The second of Asimov’s Hari Seldon novels switches from Hari Seldon as a bewildered young man to watching him age and becoming the Great Hari Seldon, often reluctantly. Forward the Foundation begins ten years after the events of Prelude to Foundation. Psychohistory is now a pet project for the Galactic Empire. Seldon is married to Dors Venabili, has adopted Rache, and is assisted by the brilliant and self-educated Yugo Amaryl. Life is good for Seldon, except for a populist movement that threatens to topple his patron, First Minister Eto Demerzel (really the robot R. Daneel Olivaw.) It succeeds, but not before Seldon exposes the leader as a fraud. Demerzel is finished and convinces Emperor Cleon II to name Seldon his successor. And so now Seldon has the Emperor as his patron. Eventually, Seldon runs afoul of the movement’s new leader, who attempts to assassinate him. Instead, Cleon is killed, and Seldon resigns to return to his role as a professor. Over the next twenty years of his life, Seldon loses those close to him. Dors and Yugo die. Rache and his wife are killed in a rebellion predicted by psychohistory. Seldon himself goes from dodging a dimwitted junta leader to getting snarled in imperial bureaucracy to begging for money to finish his work. It ends with with the Second Foundation secretly started in a location even Seldon does not know about.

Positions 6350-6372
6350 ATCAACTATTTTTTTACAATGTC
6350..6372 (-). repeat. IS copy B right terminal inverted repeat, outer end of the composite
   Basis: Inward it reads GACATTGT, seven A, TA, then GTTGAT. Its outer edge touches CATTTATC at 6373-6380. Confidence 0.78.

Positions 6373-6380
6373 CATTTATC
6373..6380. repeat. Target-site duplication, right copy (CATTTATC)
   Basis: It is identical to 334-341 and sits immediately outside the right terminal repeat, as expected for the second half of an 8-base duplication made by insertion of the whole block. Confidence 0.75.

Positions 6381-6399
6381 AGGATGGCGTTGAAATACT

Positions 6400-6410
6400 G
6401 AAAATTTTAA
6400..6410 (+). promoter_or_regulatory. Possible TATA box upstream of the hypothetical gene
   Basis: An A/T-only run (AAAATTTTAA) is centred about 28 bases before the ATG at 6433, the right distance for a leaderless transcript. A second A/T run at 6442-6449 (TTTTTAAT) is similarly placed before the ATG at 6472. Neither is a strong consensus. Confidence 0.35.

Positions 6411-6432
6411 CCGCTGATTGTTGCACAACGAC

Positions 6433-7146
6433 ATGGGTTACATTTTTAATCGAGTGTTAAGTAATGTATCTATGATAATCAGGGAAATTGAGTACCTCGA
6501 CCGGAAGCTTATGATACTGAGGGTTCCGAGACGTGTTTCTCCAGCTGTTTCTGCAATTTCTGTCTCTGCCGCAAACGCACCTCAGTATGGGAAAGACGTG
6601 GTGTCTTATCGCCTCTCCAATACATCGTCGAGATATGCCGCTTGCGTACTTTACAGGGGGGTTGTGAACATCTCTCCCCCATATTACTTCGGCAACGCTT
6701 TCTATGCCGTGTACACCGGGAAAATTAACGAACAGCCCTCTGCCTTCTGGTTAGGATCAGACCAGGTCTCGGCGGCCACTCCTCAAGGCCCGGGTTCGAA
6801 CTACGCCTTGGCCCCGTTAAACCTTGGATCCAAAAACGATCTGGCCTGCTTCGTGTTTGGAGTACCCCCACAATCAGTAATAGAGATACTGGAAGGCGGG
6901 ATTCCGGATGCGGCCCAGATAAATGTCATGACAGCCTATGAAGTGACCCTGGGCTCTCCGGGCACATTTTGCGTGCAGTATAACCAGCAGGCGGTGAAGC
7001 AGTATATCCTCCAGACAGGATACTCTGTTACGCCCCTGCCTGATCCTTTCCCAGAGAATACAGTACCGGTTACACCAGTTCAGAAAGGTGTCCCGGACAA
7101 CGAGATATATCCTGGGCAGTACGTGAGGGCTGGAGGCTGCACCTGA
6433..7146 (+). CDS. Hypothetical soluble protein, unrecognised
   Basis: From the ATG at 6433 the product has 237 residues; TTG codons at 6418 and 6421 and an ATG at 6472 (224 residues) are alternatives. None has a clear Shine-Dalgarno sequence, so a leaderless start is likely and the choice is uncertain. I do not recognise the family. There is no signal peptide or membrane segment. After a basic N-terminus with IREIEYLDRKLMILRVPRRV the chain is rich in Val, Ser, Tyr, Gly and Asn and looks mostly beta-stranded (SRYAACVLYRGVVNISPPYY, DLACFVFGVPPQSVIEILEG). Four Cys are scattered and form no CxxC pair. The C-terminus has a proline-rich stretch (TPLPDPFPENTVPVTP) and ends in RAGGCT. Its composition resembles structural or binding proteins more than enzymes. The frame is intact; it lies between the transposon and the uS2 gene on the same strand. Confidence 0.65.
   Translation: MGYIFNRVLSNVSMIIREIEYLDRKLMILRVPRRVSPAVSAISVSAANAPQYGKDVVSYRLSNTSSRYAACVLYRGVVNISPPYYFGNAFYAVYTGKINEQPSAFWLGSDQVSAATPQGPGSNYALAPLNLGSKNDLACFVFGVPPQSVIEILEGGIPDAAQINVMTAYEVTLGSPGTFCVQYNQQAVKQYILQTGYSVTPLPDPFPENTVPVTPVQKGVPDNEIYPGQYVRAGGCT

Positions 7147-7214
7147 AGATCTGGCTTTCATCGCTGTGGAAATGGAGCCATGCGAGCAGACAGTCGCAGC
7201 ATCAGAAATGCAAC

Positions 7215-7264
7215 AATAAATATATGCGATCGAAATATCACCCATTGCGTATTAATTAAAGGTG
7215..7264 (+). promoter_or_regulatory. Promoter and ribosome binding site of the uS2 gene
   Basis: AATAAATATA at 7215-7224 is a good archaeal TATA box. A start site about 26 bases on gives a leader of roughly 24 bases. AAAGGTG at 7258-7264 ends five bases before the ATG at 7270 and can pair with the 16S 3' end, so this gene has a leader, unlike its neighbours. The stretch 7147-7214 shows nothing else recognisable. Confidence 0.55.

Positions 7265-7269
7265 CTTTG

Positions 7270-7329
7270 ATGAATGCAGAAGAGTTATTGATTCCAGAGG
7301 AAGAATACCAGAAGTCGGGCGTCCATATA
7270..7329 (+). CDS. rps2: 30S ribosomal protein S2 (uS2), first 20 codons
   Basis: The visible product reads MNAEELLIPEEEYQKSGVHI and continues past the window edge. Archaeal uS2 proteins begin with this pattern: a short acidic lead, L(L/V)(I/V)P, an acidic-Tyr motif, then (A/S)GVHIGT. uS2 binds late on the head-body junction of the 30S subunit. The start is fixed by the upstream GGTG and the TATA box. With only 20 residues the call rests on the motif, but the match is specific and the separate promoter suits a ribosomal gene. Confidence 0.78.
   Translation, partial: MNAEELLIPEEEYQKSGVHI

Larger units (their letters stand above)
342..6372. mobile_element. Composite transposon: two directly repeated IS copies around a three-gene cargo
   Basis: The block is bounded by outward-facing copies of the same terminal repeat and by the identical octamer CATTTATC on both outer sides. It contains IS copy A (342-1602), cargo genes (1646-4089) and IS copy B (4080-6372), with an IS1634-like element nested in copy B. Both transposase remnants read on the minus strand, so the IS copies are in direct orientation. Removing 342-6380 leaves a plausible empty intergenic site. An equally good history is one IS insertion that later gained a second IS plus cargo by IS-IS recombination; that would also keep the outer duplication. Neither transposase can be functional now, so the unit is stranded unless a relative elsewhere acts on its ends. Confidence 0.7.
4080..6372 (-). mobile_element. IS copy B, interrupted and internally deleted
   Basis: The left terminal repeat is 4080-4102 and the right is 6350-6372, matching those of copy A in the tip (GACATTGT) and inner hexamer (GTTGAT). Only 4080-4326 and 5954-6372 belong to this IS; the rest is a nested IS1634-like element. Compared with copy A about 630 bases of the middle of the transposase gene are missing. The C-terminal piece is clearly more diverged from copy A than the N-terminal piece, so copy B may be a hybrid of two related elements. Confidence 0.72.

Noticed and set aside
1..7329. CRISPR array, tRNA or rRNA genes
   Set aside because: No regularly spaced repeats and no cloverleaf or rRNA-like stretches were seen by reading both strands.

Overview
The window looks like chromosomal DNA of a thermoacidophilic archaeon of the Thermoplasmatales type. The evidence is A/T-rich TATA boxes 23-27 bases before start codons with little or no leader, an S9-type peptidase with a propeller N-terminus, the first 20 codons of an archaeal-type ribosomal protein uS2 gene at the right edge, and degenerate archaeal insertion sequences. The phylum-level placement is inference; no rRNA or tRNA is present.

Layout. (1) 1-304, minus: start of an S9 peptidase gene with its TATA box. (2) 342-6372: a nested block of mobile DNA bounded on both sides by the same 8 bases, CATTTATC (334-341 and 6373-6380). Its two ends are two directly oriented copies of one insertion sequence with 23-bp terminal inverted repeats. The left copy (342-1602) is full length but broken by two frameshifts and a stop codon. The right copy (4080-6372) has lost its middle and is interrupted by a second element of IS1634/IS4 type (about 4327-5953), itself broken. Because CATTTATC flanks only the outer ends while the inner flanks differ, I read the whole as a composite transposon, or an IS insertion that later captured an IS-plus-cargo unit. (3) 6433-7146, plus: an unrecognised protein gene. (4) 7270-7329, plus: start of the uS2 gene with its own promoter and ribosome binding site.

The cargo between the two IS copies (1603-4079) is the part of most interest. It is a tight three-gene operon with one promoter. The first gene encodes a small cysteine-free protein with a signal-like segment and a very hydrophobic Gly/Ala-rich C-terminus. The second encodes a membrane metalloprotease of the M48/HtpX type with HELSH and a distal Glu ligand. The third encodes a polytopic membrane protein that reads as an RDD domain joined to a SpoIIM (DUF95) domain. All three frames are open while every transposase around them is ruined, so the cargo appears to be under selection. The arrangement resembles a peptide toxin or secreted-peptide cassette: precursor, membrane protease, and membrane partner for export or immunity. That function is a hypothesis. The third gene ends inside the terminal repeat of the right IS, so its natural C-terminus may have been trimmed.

Each of the stories take place ten years after the previous. Age is a major theme of the book. Seldon feels old at forty, really old at fifty, and is really livid about sixty. Throughout the story, Seldon is misunderstood as a fortune-teller and a doomsday prophet. Yet Olivaw’s warning that the empire is rapidly declining becomes apparent with each passing year. And the decline of the empire is undeniable by the end of the book. Seldon is mugged several times not by hired thugs but by street toughs who resent Seldon’s predictions of doom coming true.
The book brings the series full circle with Seldon narrating a journal entry about recording the holograms that appear throughout the rest of the series, to be opened at each Seldon Crisis. Asimov has tied up the series in a neat bow.